Expanding Rail Float Operations: A Step in the Right Direction
By Dennis Holt
Brooklyn Daily Eagle
BROOKLYN — The applause and cheers last week regarding potential improvements in cross-harbor freight shipping to Brooklyn were not as forceful and robust as when the Giants won the Super Bowl, but they will do.
There hasn’t been much news lately about ongoing attempts to boost Brooklyn’s chances of getting a first-class container port in Sunset Park. Nevertheless, the potential for such a facility actually being built will improve if the grant request made by New York elected officials is approved as expected.
The only news recently about Brooklyn’s small Red Hook container port is that it is now being operated by a beer company, which may sound silly but makes sense because large amounts of imported beer are brought in by ship.
Last week’s news is that money is being sought from the feds to improve and expand the cross-harbor freight rail car barge operations by getting three new low-emission locomotives and a new barge that would double freight capacity. The program would also renovate the rail facility at 50th Street in Sunset Park and the 65th Street rail yards in Bay Ridge.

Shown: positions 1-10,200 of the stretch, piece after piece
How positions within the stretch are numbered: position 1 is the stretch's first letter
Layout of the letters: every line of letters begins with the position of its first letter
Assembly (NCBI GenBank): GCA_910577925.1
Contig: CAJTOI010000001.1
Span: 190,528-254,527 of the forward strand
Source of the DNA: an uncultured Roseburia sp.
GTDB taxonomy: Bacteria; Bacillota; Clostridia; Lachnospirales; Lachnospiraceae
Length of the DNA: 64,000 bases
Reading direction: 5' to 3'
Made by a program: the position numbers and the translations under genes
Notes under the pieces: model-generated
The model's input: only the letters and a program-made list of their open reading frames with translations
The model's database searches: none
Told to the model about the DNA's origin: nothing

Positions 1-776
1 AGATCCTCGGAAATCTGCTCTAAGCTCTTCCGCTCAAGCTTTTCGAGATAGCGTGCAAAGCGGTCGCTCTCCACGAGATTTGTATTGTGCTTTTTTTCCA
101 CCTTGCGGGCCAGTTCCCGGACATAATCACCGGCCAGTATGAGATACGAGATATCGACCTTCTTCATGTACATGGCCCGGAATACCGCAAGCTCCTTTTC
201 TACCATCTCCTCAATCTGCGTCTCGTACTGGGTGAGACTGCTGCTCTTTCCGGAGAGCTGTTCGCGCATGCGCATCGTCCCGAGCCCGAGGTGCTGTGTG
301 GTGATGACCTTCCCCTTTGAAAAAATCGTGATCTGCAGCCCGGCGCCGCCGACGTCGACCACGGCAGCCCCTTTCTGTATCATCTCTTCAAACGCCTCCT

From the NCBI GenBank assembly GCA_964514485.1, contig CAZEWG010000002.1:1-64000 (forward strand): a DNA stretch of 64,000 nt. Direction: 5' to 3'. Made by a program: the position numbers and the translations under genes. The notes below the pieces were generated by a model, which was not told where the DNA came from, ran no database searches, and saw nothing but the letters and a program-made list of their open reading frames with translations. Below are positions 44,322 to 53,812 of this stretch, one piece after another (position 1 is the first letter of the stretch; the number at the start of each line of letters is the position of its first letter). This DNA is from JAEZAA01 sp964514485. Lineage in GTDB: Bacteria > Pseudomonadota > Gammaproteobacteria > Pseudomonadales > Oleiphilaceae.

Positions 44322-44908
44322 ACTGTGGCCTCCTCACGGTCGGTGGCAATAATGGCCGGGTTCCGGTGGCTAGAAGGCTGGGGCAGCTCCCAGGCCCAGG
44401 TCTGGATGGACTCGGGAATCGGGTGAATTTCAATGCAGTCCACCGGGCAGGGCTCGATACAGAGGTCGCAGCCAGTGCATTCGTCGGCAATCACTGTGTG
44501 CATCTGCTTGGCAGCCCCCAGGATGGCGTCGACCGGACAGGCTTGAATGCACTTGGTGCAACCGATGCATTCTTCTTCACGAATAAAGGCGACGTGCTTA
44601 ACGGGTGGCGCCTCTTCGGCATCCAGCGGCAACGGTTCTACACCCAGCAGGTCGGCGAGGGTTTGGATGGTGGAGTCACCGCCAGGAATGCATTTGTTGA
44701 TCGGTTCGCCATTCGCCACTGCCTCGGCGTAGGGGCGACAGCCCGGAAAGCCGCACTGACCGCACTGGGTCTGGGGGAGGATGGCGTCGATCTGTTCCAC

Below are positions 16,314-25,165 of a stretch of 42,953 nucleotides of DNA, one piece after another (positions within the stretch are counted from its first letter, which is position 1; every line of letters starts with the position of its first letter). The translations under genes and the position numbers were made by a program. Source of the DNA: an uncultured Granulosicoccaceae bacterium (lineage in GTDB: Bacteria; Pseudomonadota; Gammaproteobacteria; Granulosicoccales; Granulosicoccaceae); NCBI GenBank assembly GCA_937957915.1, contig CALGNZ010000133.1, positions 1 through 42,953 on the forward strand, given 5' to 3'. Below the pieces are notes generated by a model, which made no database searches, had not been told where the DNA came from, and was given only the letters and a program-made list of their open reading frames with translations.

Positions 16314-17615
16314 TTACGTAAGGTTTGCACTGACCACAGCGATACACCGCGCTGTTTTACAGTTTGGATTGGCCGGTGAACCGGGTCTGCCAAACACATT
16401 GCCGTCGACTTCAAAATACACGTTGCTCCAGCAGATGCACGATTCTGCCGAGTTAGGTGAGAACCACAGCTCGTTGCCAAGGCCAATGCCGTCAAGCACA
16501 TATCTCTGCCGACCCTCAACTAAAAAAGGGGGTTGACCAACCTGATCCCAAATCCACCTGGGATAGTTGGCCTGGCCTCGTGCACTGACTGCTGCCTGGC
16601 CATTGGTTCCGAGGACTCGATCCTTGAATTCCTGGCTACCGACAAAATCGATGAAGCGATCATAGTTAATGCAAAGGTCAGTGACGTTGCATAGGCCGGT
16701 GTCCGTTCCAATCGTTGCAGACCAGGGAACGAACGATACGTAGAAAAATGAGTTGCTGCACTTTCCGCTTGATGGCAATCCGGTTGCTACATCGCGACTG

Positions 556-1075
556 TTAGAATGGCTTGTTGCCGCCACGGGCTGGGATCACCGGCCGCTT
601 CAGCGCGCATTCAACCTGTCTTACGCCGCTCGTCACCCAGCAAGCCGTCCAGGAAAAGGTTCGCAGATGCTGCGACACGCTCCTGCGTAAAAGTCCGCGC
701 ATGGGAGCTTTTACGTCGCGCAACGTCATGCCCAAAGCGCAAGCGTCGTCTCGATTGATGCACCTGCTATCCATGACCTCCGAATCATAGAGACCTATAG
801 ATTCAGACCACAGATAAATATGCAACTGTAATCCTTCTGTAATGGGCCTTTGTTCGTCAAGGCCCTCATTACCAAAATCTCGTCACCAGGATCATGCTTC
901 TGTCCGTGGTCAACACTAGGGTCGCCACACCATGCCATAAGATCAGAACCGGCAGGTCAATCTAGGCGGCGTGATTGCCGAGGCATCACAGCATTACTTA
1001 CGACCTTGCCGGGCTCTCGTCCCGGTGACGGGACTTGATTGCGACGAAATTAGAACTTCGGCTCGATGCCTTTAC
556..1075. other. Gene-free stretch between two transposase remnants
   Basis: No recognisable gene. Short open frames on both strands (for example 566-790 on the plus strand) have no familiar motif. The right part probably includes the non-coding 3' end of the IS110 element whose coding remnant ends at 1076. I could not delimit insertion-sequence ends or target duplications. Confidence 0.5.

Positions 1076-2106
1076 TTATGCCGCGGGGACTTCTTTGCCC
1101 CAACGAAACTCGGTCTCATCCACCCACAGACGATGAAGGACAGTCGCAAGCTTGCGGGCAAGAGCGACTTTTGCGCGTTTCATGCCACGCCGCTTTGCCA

The whole issue is the result of neglect and bad decisions over the decades that have made it impossible to efficiently handle large rail shipments east of the Hudson. As a result, the whole metropolitan area is clogged by large trucks, and no adequate container ports exist east of the Hudson.
In the 1920s, a plan was hatched to build a rail system along the waterfront from Bay Ridge to Greenpoint. However, the system was never built except for a stretch in Sunset Park.
The most effective idea that would relieve road congestion and permit the building of a significant container port in Brooklyn would be a rail freight tunnel under the harbor. There are reports that the Port Authority will release a report next year. Even if that report is favorable, it would take a long time to build that tunnel. The proposal to expand float operation is a step in the right direction, although by itself it would not lead to a container port.
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